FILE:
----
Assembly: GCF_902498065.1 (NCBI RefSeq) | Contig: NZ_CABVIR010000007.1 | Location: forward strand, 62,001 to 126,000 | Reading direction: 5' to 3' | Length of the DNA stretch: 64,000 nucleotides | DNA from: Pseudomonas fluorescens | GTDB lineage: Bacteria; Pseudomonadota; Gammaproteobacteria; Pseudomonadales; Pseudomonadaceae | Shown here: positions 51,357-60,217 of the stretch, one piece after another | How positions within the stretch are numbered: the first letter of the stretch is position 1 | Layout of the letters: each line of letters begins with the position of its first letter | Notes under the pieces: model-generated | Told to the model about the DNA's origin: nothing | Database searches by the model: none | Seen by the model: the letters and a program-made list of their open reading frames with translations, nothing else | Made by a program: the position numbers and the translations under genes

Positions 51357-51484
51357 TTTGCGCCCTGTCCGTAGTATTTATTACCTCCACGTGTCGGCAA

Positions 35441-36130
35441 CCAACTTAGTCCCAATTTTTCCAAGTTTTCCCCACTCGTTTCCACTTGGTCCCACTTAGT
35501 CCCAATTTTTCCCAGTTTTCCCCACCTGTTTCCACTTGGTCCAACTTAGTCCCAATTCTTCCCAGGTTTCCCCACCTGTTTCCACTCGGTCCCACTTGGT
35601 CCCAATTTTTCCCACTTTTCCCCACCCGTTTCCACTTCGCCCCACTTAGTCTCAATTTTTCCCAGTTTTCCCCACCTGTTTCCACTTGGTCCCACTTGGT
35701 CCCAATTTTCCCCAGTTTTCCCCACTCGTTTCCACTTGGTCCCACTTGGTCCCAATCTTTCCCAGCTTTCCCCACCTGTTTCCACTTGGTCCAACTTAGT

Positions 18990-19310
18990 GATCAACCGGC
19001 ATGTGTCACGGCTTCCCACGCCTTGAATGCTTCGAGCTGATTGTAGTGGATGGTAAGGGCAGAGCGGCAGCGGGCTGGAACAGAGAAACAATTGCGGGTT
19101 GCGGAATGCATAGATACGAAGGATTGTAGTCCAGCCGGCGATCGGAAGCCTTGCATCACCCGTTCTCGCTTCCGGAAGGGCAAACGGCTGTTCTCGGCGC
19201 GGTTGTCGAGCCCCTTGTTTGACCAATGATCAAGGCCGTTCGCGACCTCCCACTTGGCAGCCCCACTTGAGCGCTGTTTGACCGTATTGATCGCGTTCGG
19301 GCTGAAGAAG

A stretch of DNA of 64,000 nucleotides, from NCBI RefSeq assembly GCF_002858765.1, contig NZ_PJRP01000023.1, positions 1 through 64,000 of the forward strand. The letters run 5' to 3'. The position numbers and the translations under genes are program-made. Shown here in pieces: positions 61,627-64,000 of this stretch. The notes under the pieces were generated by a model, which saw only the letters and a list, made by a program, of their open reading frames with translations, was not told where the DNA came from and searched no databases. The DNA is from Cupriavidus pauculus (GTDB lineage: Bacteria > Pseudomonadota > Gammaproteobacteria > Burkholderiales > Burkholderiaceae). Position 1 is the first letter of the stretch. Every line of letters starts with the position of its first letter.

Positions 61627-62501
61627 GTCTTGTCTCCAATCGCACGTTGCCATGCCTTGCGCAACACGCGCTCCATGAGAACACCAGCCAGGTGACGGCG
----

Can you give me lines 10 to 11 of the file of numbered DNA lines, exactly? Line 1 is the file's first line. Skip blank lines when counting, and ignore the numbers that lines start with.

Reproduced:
18990 GATCAACCGGC
19001 ATGTGTCACGGCTTCCCACGCCTTGAATGCTTCGAGCTGATTGTAGTGGATGGTAAGGGCAGAGCGGCAGCGGGCTGGAACAGAGAAACAATTGCGGGTT